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Unemployment and Smoking: Causation, Selection, or Common Cause? Evidence from Longitudinal Data

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  • Reinhard Schunck
  • Benedikt G. Rogge
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    Abstract

    Background: This study investigates possible mechanisms that can explain the association between unemployment and smoking, that is a) unemployment increases smoking probability (causation), b) smoking increases the probability to become unemployed (selection), and c) differences in both smoking and unemployment probabilities trace back to differences in socio-economic position (common cause). Methods: Longitudinal data from the German Socio-Economic Panel (SOEP) from the years 1998, 1999, 2001, 2002, 2004, 2006, and 2008 were used to examine the effect of unemployment on smoking probability and vice versa (65,823 observations from 18,735 respondents, aged 18-60 years). Effects were estimated by using random and fixed effects logistic panel regressions. Results: Results from the random effects logistic regression model suggest that unemployed have a higher probability to smoke and that smokers have a higher probability to become unemployed. However, the fixed effects models indicate that the observed associations are driven by unobserved factors. Results indicate that both smoking and unemployment probability co-vary systematically with (childhood) socio-economic position. Conclusion: In contrast to previous studies, the present investigation suggests that there is neither a direct causal effect of unemployment on smoking behaviour nor a direct effect of smoking on unemployment probability. Rather, smoking and unemployment seem to be related through a common cause, with people from low socio-economic backgrounds being more likely to smoke as well as to become unemployed. These findings are interpreted in the frame of a life course perspective on the development of socially unequal health behaviours.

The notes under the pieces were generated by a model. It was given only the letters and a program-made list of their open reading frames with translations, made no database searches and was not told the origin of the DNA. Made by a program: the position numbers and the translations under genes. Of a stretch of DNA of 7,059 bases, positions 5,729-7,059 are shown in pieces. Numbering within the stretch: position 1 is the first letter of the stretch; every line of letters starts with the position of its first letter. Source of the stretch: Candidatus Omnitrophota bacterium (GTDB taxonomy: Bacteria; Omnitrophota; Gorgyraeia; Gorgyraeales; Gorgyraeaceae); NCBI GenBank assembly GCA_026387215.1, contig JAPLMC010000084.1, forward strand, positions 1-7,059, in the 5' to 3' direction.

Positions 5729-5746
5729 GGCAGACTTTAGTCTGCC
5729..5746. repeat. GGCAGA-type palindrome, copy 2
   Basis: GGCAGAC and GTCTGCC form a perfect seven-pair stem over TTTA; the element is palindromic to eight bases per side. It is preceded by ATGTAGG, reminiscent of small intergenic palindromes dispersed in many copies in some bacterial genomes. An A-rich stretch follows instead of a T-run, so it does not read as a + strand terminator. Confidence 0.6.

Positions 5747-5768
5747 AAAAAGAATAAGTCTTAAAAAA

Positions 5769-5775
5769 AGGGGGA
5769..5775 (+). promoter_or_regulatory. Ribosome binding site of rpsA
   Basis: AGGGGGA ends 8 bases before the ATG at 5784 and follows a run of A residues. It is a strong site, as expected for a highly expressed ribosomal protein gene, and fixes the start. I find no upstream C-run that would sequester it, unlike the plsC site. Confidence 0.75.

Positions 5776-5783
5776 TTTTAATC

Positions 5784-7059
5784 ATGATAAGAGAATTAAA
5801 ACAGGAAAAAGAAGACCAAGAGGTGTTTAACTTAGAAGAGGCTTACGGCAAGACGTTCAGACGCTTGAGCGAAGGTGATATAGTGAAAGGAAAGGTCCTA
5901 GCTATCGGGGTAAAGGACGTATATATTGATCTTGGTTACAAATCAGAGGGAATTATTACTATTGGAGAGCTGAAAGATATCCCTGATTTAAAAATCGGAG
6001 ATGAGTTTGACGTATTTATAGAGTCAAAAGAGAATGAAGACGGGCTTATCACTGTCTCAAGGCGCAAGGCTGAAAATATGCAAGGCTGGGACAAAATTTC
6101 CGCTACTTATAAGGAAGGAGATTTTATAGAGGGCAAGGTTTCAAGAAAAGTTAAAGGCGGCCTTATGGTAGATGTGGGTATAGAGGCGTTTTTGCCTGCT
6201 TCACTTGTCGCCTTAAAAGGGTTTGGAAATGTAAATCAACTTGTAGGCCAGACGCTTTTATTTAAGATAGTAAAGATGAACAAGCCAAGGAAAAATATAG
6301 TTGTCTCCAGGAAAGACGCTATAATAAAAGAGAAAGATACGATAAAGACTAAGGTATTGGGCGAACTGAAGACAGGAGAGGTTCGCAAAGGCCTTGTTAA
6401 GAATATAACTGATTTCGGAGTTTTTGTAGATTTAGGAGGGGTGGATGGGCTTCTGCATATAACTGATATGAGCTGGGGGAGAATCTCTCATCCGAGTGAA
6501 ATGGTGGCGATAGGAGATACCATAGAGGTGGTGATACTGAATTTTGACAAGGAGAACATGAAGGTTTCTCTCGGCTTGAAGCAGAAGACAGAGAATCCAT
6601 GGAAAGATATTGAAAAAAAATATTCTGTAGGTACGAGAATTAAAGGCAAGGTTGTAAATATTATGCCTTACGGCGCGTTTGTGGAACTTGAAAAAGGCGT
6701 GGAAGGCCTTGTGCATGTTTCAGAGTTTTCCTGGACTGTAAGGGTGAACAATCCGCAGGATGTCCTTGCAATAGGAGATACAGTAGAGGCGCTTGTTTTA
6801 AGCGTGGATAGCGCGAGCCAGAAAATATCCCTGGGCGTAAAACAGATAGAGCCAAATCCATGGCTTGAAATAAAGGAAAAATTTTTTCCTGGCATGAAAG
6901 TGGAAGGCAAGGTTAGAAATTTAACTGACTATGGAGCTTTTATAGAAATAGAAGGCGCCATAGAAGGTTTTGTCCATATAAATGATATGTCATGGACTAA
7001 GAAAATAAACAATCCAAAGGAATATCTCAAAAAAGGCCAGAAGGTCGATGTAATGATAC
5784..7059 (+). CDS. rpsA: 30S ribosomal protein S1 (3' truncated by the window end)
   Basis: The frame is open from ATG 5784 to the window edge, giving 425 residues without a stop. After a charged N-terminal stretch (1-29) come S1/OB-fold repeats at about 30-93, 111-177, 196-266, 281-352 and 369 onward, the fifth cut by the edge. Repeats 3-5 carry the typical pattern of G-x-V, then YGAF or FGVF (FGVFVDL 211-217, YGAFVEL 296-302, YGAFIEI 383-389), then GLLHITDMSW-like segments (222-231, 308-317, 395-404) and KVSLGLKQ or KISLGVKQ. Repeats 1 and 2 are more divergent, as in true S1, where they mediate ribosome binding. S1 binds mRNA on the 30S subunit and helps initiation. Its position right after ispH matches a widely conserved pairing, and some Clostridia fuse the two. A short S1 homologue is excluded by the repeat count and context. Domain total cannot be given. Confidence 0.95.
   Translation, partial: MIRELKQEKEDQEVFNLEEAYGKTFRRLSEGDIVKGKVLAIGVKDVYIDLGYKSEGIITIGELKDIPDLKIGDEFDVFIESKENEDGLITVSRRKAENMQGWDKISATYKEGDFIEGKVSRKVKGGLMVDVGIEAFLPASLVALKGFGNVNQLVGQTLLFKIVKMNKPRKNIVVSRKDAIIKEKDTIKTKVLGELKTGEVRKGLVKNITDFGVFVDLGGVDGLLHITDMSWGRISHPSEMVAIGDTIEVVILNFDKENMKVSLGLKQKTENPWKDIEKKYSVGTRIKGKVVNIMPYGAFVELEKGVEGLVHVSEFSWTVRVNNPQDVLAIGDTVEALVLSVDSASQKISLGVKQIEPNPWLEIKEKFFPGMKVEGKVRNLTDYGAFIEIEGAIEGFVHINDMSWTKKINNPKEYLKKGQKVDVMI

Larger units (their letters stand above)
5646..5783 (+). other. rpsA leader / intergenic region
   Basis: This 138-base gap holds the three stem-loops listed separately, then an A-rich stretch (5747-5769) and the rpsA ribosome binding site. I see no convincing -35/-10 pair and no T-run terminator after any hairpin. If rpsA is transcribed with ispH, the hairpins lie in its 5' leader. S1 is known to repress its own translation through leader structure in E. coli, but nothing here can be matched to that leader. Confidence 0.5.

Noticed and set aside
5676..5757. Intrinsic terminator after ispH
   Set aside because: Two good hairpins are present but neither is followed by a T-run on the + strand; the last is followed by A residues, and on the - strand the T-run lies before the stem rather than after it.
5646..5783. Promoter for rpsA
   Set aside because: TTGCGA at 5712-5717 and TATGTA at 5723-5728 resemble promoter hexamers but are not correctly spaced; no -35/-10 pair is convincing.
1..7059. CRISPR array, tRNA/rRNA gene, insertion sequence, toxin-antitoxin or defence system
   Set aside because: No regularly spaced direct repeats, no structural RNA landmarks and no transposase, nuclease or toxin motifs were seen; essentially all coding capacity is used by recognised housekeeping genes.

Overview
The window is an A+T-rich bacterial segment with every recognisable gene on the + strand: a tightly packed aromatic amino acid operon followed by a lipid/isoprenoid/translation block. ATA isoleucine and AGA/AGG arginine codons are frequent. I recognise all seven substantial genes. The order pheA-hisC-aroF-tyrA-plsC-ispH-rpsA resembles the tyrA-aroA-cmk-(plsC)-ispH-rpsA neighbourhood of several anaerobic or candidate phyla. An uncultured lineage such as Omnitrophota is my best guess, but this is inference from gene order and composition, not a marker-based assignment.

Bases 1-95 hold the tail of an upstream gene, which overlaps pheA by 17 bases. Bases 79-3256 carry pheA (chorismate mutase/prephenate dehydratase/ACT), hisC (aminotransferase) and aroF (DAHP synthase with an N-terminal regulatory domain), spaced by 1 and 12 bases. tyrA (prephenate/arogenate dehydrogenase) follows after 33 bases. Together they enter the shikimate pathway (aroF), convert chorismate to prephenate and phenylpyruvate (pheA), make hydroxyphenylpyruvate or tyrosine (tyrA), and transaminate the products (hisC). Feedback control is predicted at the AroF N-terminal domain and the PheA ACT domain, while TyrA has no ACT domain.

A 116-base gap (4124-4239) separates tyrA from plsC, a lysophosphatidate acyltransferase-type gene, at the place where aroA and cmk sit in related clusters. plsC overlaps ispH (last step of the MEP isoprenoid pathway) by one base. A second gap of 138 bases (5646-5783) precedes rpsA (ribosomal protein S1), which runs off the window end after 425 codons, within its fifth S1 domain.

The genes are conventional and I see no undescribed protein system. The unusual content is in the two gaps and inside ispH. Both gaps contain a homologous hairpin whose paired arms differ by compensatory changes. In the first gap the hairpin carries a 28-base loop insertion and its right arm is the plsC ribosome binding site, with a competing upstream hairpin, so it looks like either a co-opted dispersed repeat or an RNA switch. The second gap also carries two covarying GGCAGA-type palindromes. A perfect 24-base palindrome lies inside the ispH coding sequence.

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    File URL: http://www.diw.de/documents/publikationen/73/diw_01.c.409934.de/diw_sp0491.pdf
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    Bibliographic Info

    Paper provided by DIW Berlin, The German Socio-Economic Panel (SOEP) in its series SOEPpapers on Multidisciplinary Panel Data Research with number 491.

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    Length: 23 p.
    Date of creation: 2012
    Date of revision:
    Handle: RePEc:diw:diwsop:diw_sp491

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    Related research

    Keywords: Health behaviour; smoking; unemployment; longitudinal analysis; life course; health inequality; fixed effects; random effects;

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    References

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    1. Jeffrey M Wooldridge, 2010. "Econometric Analysis of Cross Section and Panel Data," MIT Press Books, The MIT Press, edition 2, volume 1, number 0262232588, December.
    2. Deb, Partha & Gallo, William T. & Ayyagari, Padmaja & Fletcher, Jason M. & Sindelar, Jody L., 2011. "The effect of job loss on overweight and drinking," Journal of Health Economics, Elsevier, vol. 30(2), pages 317-327, March.
    3. James J. Heckman & Jora Stixrud & Sergio Urzua, 2006. "The Effects of Cognitive and Noncognitive Abilities on Labor Market Outcomes and Social Behavior," Journal of Labor Economics, University of Chicago Press, vol. 24(3), pages 411-482, July.
    4. Jan Marcus, 2012. "Does Job Loss Make You Smoke and Gain Weight?," SOEPpapers on Multidisciplinary Panel Data Research 432, DIW Berlin, The German Socio-Economic Panel (SOEP).
    5. Martin Kroh, 2010. "Documentation of Sample Sizes and Panel Attrition in the German Socio Economic Panel (SOEP) (1984 until 2009)," Data Documentation 50, DIW Berlin, German Institute for Economic Research.
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    Cited by:
    1. Theurl, Theresia & Wicher, Jochen & Cappenberg, Christina, 2013. "Eigenschaften und Einstellungen von Bewohnern von Wohnungsgenossenschaften," Arbeitspapiere 129, Westfälsche Wilhelms-Universität Münster (WWU), Institut für Genossenschaftswesen.
    2. Theresia Theurl & Jochen Wicher & Christina Cappenberg, 2012. "Merkmale und Einschätzungen der Bewohner von Wohnungsgenossenschaften: eine Charakterisierung auf Basis des Sozio-oekonomischen Panels," SOEPpapers on Multidisciplinary Panel Data Research 524, DIW Berlin, The German Socio-Economic Panel (SOEP).

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